I am unfamiliar with Berlatsky's argument, but this is what I have been thinking, too: that Jesus is an "Old God" who, unlike all the other Old Gods, is still popular and therefore powerful -- he has not felt the decline that Odin and others have -- and, if anything, he has been accommodated by the New Gods (or has been accommodated *to* the New Gods) to the extent that we have televangelists and whatnot. Except I don't recall the series really putting him on the New Gods' side at all. He's just kind of in this in-between space -- or, as you put it, a liminal space.

And once you admit the existence of Jesus in this world, you have to wonder about the saints and all the other personae that people believe in and, thus, would be powerful in this world. The season finale hints at this (perhaps inadvertently?) by showing multiple Mary figures, albeit nowhere near as many of them as there are Jesus figures. 

And you have leprechauns, djinns, and all sorts of other non-divine personages running around, too. So I wouldn't be surprised if the saints made a showing. 

58 minutes ago, Peter T Chattaway said:

And ultimately this all takes me back to the question of the capital-G God -- the ineffable, transcendent God who exists before and above and within all things. Jews believe in this God. Christians do too, and often identify him with God the Father (though the Holy Spirit is similarly difficult to depict). And Muslims believe in him too. These are the major religions in our world today, and -- with the exception of Jesus -- none of these religions revolve around a humanoid figure the way that the Greco-Roman religions revolved around Zeus or the Germanic religions revolved around Odin, etc. But if belief makes gods powerful, then the fact that billions of people believe in this God must surely be significant within the world of this story. (Hmmm. Hinduism -- the religion that officially has 330 million gods -- is still going strong today in India, at least. Where does *that* fit into Gaiman's work?)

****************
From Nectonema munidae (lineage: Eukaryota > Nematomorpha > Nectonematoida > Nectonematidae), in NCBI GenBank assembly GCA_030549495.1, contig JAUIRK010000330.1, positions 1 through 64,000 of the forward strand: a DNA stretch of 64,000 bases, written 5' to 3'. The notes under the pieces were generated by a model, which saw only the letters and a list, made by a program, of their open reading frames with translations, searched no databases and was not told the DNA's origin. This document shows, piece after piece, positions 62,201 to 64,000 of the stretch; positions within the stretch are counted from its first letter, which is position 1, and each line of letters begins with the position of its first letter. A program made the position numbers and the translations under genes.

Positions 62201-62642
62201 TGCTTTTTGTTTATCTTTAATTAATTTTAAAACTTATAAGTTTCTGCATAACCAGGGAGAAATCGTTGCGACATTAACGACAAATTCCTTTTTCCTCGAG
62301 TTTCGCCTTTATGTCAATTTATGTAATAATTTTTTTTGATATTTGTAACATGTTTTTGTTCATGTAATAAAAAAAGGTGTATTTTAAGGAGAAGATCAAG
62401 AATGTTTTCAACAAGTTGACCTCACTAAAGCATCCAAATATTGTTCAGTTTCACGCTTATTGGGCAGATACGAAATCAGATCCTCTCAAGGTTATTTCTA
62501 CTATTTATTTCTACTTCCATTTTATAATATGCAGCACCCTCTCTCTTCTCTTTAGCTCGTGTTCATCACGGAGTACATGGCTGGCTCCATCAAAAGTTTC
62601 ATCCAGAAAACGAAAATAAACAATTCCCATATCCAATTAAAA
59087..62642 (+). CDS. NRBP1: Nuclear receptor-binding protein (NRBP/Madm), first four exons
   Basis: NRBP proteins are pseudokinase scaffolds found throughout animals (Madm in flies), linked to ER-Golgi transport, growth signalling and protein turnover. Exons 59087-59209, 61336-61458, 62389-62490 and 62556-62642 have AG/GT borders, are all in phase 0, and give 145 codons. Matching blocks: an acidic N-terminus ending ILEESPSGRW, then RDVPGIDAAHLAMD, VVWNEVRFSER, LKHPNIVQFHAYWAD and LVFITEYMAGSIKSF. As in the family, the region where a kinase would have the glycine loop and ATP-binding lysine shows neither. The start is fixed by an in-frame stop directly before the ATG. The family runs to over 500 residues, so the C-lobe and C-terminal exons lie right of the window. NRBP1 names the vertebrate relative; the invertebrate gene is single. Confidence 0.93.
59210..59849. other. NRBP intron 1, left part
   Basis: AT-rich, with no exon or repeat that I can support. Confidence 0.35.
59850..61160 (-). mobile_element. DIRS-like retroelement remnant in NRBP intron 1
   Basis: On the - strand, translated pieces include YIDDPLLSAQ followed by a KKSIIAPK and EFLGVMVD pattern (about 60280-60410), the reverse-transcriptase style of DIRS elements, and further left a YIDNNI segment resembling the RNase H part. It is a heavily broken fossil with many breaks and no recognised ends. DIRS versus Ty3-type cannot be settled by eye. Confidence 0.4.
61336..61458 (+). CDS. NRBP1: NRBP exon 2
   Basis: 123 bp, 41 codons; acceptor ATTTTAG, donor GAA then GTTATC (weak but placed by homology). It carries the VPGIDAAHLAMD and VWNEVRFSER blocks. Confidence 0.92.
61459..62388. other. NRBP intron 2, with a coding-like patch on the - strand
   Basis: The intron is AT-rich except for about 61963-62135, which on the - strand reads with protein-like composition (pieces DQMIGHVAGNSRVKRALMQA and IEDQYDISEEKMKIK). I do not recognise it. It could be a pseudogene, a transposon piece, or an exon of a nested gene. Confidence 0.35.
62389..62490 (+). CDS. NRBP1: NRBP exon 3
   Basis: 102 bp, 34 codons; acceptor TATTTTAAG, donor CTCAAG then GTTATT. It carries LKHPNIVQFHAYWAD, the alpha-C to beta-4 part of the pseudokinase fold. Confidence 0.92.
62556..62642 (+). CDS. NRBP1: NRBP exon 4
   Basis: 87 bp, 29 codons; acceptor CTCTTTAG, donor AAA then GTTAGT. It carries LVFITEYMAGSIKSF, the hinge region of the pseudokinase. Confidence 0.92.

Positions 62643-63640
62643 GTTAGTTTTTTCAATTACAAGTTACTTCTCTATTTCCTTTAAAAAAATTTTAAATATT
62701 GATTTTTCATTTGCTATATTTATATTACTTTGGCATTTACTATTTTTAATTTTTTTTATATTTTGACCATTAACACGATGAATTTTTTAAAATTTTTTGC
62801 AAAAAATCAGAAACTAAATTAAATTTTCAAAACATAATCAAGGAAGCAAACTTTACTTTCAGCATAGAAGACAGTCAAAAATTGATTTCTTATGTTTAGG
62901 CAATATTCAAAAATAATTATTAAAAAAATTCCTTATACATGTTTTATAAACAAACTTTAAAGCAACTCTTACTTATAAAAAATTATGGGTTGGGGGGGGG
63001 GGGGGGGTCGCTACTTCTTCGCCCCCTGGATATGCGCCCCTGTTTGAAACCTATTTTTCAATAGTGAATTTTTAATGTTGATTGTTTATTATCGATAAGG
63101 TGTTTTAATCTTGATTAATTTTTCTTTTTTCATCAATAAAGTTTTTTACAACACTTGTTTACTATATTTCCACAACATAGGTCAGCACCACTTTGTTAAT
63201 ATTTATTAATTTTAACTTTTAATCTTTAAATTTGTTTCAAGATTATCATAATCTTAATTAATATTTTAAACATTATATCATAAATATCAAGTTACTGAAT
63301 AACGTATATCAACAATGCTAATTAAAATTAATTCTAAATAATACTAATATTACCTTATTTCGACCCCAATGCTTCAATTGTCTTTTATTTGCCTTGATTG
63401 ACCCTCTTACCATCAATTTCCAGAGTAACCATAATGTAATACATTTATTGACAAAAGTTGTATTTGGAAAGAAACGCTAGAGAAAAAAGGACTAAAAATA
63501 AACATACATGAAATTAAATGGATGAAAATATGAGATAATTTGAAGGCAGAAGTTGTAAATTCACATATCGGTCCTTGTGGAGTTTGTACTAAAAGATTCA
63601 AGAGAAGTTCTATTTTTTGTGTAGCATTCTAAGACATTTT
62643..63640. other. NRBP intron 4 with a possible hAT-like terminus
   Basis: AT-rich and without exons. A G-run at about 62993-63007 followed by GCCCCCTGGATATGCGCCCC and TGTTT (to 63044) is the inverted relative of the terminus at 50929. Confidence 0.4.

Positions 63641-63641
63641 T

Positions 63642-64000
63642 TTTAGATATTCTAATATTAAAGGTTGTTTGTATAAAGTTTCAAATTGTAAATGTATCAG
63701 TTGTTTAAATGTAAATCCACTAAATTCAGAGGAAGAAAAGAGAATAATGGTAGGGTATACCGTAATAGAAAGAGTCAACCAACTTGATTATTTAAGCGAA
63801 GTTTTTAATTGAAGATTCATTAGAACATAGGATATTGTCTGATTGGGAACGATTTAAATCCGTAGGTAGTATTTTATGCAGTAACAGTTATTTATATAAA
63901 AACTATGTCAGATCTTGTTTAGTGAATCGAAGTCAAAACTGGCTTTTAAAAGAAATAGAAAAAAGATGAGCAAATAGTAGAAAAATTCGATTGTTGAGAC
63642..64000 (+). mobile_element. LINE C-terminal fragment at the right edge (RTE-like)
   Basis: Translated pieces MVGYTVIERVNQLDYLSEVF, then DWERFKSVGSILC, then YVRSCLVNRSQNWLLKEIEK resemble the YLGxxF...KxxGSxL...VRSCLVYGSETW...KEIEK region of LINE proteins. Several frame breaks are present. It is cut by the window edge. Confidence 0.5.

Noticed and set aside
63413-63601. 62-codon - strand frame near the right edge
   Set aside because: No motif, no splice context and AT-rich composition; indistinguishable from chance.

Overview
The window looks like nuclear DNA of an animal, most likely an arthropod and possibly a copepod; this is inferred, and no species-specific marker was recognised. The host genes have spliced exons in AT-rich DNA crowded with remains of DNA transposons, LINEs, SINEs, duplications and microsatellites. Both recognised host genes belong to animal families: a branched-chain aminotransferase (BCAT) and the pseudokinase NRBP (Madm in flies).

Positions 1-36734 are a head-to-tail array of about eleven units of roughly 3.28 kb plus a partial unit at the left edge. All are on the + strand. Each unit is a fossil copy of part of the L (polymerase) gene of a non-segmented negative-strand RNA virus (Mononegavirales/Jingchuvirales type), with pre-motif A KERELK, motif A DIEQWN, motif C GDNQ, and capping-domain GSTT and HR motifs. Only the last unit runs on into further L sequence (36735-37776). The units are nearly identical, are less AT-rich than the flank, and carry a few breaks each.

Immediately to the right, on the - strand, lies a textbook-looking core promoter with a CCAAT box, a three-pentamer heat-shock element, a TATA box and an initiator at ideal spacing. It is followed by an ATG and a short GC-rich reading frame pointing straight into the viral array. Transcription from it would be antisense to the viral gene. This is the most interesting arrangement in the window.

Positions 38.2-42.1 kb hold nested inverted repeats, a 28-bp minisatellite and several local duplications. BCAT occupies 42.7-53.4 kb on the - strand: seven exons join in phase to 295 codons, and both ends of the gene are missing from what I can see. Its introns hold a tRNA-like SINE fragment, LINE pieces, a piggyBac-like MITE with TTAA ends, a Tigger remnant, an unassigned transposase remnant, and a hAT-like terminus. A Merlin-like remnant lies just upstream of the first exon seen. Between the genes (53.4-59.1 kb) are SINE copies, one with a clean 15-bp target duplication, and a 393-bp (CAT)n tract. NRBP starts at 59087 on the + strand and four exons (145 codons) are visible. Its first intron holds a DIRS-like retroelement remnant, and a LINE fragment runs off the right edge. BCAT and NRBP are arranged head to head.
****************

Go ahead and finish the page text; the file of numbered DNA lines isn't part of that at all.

FWIW, the book hints at a deeper metaphysical reality beyond the gods, but it's a generalized pantheism, iirc.

58 minutes ago, Peter T Chattaway said:

: What would be interesting would be to see these Jesuses aligning alternately with the New and Old Gods--so, like, there's the Jesus who runs a television station and the Jesus who's all into Celtic spirituality, etc etc etc. And that would mirror the transitional place that Christianity occupies in this sort of [anti?]-modernist myth: the last of the old, elemental religions and the first of the new religions of information and control.

Interesting! And it kind of parallels what I said a few episodes ago, about wondering if we would see a Jesus on the side of the immigrant-killers (given the religious phrase inscribed on their weapons), opposite the Jesus who was on the side of the immigrants.

Honestly, I wouldn't be surprised if I half-remembered your comments when I was making my own.

Share this post


Link to post
Share on other sites

 

NBooth wrote:
: And you have leprechauns, djinns, and all sorts of other non-divine personages running around, too. So I wouldn't be surprised if the saints made a showing. 

Right. But leprechauns, djinns and so forth don't have any ties to real-world history, the way that Jesus and the saints do.

Meanwhile, this video was released today (warning: one NSFW word), and it confirms that Kristin Chenoweth was cast as Easter partly because she is openly Christian in real life, and the producers thought it would be nicely ironic to have her play a goddess who is kind of ticked at Jesus for stealing her thunder:

 

Share this post


Link to post
Share on other sites

Create an account or sign in to comment

You need to be a member in order to leave a comment

Create an account

Sign up for a new account in our community. It's easy!


Register a new account

Sign in

Already have an account? Sign in here.


Sign In Now